Courtesy Visit by the SANDF College

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Defence and Military Veterans

19 September 2003
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Meeting Summary

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Meeting report


19 September 2003

Documents handed out

Chairperson: Mr D Dlali (ANC)

A number of senior military officers from several African countries visited the Committee as part of their Executive National Security Programme (ENSP) training. The delegation was introduced by Rear-Admiral Donkin and then the Committee answered a number of the delegation's questions, particularly regarding budgeting for peace support missions and the military integration process.

In answer to a delegation question, one MP said the Committee were awaiting for a response from the Department on the dispute between the Defence Force Chief Nyanda and Minister Lekota, as well as a case concerning the improper romantic liaison between two officers.

He added that, according to the report, the Tempe incident was caused by a lack of professionalism and cultural sensitivity. The Committee monitored such matters and introduced regulations to address them if required. The implementation of these laws and regulations was the task of the Executive branch of State and the SANDF.

Mr R Jankielsohn (DA) said the Committee should be more involved in the monitoring of SANDF spending. The Committee also amended legislation where necessary and was involved in the defence review process.

A Member explained that the Committee focused on legislation whilst the Joint Standing Committee was more involved in the foreign relations aspects of Defence. There was naturally significant overlap between the Committees. NCOP members could raise issues in the Joint Standing Committee that affected their respective constituencies such as military bases in the provinces. Where previously there had been two Defence chairpersons, currently there was one Chairperson for both Committees to ensure continuity and harmonisation of functions.
The Budget was always planned in advance. Military deployments were difficult to accommodate in terms of budgeting as there was often had little advance notice of engagements. Given limited national resources, large amounts of money for deployments could not be kept in reserve for possible eventualities.
Military missions were often conducted in conjunction with the African Union, United Nations or other regional bodies. Even if South Africa contributed its share, the mission could be affected by other nations' decisions.

Mr Jankielsohn said foreign deployments should be balanced with domestic needs and goals. In 2004- 2006, South Africa expected to spend R4 billion on foreign deployments. There should be a balance between Peace Support missions and investing in the SANDF. There should also be clear entrance and exit plans prior to engaging in any peace support missions. Previously Parliament was only informed of foreign deployments. The Committee should be more involved in this process, especially given their concerns for the welfare of South African troops.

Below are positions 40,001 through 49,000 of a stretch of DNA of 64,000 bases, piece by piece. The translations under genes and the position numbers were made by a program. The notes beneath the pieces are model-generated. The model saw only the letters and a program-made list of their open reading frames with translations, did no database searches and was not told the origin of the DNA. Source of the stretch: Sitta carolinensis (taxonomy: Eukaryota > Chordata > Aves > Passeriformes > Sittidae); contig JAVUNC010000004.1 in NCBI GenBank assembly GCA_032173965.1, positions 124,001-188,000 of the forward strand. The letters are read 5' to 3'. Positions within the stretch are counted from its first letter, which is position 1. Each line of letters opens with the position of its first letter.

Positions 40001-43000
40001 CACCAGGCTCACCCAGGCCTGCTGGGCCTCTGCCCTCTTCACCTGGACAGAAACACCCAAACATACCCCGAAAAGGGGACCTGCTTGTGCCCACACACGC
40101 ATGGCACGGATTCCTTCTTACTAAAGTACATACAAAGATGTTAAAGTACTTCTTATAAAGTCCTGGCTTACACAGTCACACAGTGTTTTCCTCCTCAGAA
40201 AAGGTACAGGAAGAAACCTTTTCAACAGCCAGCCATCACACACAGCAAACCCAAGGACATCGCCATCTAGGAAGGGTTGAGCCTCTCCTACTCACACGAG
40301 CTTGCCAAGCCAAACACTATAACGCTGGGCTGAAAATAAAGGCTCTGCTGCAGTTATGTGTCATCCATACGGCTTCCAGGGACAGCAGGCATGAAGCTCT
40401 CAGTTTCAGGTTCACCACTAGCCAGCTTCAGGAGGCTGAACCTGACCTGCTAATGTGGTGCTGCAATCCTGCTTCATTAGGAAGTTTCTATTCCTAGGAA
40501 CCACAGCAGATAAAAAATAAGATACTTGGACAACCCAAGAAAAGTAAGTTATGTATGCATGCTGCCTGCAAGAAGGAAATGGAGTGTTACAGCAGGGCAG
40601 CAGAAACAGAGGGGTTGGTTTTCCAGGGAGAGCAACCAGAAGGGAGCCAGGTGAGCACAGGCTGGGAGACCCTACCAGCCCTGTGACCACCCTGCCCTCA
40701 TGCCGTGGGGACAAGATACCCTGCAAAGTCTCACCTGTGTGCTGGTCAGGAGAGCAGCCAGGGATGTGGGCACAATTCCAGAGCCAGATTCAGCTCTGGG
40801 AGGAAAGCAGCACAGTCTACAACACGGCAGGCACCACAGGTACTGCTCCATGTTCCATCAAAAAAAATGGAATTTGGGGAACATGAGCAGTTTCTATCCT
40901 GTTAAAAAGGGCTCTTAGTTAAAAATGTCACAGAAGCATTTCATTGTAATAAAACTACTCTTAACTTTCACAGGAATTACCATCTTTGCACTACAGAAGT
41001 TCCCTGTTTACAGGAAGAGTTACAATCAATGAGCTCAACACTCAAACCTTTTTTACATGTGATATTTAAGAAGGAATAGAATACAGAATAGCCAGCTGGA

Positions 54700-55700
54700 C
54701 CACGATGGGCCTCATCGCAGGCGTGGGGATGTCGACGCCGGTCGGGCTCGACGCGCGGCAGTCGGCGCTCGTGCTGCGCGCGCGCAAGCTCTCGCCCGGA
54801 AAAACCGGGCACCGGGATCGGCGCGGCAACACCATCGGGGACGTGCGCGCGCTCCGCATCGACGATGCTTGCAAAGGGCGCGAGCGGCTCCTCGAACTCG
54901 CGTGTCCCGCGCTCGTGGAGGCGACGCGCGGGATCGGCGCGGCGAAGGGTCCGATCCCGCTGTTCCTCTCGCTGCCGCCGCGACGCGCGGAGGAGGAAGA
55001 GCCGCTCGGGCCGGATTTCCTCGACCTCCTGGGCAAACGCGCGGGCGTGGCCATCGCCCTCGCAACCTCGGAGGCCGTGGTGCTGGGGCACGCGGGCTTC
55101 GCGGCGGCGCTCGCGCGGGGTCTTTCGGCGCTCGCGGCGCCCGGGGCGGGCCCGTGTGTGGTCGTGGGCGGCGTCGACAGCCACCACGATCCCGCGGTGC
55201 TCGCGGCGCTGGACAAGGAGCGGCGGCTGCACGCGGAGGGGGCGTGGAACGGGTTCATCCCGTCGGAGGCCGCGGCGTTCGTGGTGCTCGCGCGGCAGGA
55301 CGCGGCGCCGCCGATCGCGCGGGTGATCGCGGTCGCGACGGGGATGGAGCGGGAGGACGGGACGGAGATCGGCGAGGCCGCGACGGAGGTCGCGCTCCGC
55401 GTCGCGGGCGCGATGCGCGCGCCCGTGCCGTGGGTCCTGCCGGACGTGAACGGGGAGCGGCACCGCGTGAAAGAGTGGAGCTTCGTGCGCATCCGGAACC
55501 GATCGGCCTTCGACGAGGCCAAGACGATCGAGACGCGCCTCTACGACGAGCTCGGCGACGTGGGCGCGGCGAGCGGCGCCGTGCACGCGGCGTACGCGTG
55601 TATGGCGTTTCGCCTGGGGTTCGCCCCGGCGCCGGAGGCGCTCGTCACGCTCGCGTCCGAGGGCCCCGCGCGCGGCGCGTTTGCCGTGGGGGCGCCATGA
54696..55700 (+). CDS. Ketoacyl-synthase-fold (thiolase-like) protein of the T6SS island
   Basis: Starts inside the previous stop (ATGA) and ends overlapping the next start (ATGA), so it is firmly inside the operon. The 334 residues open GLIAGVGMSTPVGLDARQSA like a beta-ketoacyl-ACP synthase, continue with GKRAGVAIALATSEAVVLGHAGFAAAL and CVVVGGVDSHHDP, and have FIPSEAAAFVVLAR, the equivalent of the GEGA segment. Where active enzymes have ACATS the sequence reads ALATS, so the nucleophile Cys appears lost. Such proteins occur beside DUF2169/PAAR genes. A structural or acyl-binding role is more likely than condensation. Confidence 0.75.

Mr Dlali said South Africa was expected to play a leading role in Africa and was often unexpectedly required to become involved in military missions, such as happened in Liberia and Burundi. He reiterated the President's expressed imperative on African self-reliance. South Africa was obliged to shoulder its responsibility in the African Union and prioritise saving lives.

A member of the SANDF delegation asked if the military integration process was certified as satisfactorily completed by the Committee.

Mr Dlali said junior officers often gave the Committee valuable information that differed from the perspectives of their Generals. He expected SANDF representatives to report back too military personnel after Parliamentary consultations. The Committee was irritated by inconsistencies contained in the military integration report and rejected it.

The Public Protector had recently addressed the Committee on grievances within the SANDF. Between 70% and 80% of the complaints with which he was currently dealing, stemmed from the integration process.

A member of the SANDF delegation asked if a Military Ombudsman had been appointed. He said the SANDF disciplinary procedures had collapsed and there were many unresolved grievances.

A Member said the Military Ombudsman had been appointed but he was unsure how familiar the SANDF was with this office. The integration process was complex and involved many standing armies. Members of the SANDF need to be aware of their right to refer grievances to the Ombudsman.

A member of the SANDF delegation said in negotiations with military trade unions, the Department of Defence has withdrawn its representatives from the Bargaining Council. This had resulted in a deadlock.

Mr Jankielsohn said there was no actual National Security Policy, although a relevant research document was available at the Military Academy.

Captain (NN) F O Osho, Executive of the National Security Programme at the SANDF College then presented Mr Dlali with a plaque in commemoration of this auspicious occasion.

The meeting was adjourned.


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